The traditions associated with the burial and mourning of a baby who died less than 30 days after birth differ from normal customs. Specifically, the Gemara teaches that such a child is carried to the cemetery in a woman’s arms, rather than in a coffin, and the statements of consolation are not uttered, neither in the cemetery nor in the home.
These differences stem from the possibility that a child who perishes after less than one month is considered a stillborn. Although it is clear from here that there are no public eulogies on such a child, the Gemara is not clear about the possibility of mourning within the family circle. Here we find one of the differences between the Diaspora and Israel; the accepted practice in Israel is to mourn for a baby who dies, even if it was just one day old, while in the Diaspora, no mourning takes place.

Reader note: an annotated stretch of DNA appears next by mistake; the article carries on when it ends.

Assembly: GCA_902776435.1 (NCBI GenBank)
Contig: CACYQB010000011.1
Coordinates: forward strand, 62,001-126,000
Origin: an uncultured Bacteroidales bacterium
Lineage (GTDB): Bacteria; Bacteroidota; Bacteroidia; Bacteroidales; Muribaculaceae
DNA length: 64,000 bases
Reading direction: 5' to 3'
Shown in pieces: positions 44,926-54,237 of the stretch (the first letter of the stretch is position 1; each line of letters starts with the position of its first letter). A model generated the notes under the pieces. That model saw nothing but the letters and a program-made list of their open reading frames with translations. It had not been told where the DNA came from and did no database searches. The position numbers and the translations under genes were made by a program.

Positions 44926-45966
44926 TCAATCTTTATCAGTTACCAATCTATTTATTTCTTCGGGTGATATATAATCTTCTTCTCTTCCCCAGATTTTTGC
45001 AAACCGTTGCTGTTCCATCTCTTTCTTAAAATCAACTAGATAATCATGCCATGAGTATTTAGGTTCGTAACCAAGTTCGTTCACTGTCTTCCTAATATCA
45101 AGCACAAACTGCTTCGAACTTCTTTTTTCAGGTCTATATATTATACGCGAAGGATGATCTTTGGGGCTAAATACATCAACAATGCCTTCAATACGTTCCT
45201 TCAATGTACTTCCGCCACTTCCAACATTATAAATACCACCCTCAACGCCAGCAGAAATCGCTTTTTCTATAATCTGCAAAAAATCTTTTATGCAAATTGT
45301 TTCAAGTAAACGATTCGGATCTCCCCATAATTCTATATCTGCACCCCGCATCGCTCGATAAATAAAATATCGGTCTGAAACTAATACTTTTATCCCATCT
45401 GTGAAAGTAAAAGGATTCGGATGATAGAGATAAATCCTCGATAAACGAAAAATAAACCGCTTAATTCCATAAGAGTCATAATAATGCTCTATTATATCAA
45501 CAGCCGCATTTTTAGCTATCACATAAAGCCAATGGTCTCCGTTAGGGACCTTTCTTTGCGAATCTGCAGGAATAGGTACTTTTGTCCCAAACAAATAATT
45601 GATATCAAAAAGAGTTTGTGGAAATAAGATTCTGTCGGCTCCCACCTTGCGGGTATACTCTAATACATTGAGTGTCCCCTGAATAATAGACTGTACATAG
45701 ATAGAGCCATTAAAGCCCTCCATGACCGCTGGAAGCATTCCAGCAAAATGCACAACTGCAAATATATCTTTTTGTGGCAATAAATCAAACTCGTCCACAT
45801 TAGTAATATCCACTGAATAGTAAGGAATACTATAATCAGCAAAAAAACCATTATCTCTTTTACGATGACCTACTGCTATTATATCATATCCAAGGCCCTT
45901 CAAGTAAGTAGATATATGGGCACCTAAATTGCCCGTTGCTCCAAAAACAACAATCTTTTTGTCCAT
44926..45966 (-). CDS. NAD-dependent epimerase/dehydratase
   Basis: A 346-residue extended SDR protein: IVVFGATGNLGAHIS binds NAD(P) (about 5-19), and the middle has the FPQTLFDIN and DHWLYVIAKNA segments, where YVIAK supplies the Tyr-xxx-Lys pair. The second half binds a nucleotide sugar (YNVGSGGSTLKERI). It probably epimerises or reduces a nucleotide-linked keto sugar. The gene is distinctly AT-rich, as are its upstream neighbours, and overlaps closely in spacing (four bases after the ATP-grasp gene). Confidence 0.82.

The normal rules of mourning apply to a deceased child who is more than one month old, and he is carried out and buried in a deluskema – a sarcophagus. During the Talmudic period, burial coffins were made of stone. These boxes came in different sizes, based on the size of the deceased. Obviously, children were buried in boxes that were relatively small and could be carried on one’s shoulder, while adults were buried in boxes that had to be carried by two people.
Public eulogies are done only over a child who is a little older. Rabbi Meir quotes Rabbi Yishmael as suggesting age three for poor people and age five for rich people; Rabbi Yehuda quotes him as ruling age five for the poor and age six for the rich. Several explanations are given for the distinction made between rich and poor. Rashi suggests that poor people have no pleasure in life aside from their children, so their mourning over a lost child is greater; alternatively, they rely on their children for sustenance and support more than rich people do. According to the Ran there is a unique closeness that develops between parent and child when the parent saves his last crumbs to feed his child. Another approach is that we are concerned for the feelings of the poor person who will suspect that it is because of his low status in society that his child did not receive a proper eulogy.